Monitoring OS X CPU, disk, network and memory resources

I recently came across Menu Meters while reading the OS X discussion forums on This is a nifty addition to the OS X menu bar, and allows you to get CPU, disk, memory and network utilization metrics with a simple click of the mouse (or a quick squint of the eyes). I wish I would have found this sooner!

Sectioning data with awk

I was working on a shell script last week and wanted to grab just the CPU section from the Solaris prtdiag(1m) output. I was able to perform this operation with awk by checking $0 for one or more “=” characters, and then setting a variable named SECTION to the value contained in the second position variable. If this variable was equal to the string CPUs, all subsequent lines would be printed up until the next block of “=” characters were detected. The awk script looked similar to the following:

$ prtdiag -v | awk ‘ $1 ~ /^\=+$/ {SECTION=$2} { if (SECTION == “CPUs”) print }’

==================================== CPUs ====================================
               E$          CPU                  CPU
CPU  Freq      Size        Implementation       Mask    Status      Location
---  --------  ----------  -------------------  -----   ------      --------
  0   502 MHz  256KB       SUNW,UltraSPARC-IIe   1.4    on-line     +-board/cpu0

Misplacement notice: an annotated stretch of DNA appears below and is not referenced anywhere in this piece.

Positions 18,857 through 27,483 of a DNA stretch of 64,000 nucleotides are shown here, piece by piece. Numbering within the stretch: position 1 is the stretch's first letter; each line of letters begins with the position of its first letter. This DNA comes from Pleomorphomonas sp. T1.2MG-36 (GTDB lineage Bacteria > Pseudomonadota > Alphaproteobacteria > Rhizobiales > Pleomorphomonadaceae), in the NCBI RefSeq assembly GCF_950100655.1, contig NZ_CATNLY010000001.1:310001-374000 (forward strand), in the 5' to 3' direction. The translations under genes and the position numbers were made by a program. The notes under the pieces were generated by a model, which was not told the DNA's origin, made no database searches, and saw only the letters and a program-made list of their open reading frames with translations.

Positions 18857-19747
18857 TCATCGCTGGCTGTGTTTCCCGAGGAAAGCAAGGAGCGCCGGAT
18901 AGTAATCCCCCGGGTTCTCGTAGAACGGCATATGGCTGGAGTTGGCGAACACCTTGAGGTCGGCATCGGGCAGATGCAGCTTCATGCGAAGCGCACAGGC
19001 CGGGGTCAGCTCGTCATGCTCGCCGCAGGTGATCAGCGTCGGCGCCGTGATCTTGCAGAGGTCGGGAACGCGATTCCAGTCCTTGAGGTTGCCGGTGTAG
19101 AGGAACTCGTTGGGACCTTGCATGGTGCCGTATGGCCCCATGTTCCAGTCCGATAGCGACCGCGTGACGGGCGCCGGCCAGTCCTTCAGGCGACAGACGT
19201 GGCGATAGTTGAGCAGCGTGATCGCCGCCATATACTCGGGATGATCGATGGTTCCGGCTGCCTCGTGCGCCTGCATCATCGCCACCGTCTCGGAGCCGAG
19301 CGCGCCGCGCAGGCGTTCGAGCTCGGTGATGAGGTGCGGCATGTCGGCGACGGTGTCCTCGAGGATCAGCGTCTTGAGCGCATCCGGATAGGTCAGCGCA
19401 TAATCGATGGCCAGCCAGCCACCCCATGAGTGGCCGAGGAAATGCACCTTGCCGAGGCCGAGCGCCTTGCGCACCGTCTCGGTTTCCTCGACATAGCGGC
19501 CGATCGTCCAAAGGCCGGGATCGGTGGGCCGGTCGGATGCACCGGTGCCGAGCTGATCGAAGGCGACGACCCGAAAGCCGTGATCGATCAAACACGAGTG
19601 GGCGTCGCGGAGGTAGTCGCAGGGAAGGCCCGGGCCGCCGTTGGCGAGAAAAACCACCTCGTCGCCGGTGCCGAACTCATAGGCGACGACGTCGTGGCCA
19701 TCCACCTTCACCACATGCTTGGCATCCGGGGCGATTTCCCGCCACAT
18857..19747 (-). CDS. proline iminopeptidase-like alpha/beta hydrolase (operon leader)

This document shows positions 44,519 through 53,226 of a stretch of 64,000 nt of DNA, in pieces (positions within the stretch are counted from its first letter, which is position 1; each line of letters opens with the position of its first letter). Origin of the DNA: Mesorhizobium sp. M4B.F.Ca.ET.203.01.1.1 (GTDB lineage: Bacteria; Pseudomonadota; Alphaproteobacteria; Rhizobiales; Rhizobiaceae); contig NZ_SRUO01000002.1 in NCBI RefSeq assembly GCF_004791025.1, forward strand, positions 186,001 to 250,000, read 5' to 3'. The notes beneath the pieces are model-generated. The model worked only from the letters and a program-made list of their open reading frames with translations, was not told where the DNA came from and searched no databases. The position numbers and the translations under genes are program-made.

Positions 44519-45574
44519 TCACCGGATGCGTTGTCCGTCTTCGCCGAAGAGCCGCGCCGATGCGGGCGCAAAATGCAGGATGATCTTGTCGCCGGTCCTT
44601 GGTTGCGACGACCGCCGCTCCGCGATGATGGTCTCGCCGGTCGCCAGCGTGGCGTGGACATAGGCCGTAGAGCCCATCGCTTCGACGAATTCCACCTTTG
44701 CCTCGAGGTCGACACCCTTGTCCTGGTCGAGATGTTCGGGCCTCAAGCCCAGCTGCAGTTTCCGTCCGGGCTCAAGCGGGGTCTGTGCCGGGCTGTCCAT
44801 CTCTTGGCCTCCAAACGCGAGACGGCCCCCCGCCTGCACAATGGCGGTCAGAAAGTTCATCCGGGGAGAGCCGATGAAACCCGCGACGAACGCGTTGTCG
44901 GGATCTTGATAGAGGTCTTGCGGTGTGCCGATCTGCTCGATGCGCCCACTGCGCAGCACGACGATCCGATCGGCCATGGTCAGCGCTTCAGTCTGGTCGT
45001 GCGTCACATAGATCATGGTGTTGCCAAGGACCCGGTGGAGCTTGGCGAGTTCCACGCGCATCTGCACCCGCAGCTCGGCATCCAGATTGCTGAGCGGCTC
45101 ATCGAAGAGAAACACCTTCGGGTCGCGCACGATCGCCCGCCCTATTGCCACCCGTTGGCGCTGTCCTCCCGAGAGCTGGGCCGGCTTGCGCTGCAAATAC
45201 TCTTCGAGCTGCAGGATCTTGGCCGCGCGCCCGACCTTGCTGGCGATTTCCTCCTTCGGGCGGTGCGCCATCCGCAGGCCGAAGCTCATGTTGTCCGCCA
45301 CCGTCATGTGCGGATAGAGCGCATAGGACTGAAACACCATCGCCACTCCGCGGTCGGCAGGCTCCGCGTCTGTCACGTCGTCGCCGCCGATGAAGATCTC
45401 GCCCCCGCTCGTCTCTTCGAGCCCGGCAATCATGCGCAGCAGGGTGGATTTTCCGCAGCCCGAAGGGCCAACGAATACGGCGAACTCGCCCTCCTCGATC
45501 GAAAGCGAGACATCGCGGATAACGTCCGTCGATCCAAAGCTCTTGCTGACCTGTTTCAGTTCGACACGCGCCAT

I really dig awk!

Getting failure notifications with Veritas Volume Manager

One of the cool and often overlooked features in Veritas Volume Manager is the failure notification mechanism. This facility provides automated notifications when problems are detected with Veritas managed disks, plexes, subdisks and volumes. These notifications are active by default, and will generate an e-mail to the user root each time a failure is detected. These e-mail notifications take the following form:

To: root@tigger
Subject: Volume Manager failures on host tigger
Content-Length: 240

Failures have been detected by the VERITAS Volume Manager:

failed disks:

failed plexes:

Since e-mails will be sent to the root user by default, it is often beneficial to create a root alias in the /etc/aliases file:

$ grep “^root” /etc/aliases

If you would like messages to be sent to a user other than root, you can add additional users to the line that starts vxrelocd in the vxvm-recover init script:

$ grep vxrelocd /etc/init.d/S95vxvm-recover
vxrelocd root alerts &

I have been using this facility for years to get advanced notifications, which has helped me avoid disaster on more than one occassion.

Concert review: Nine Inch Nails

I have always liked Trent Reznor and the Nine Inch Nails, and wanted to see how they were live. I finally got my chance last night, and can report back that the concert was incredible. The lighting was awesome, the setlist was arranged perfectly, and the crowd was definitely into the show! If I had to pick a favorite moment from last night, it would either be when Trent came onstage alone to play “Hurt,” or when they closed with “Head like a Hole!” What an awesome show!!!!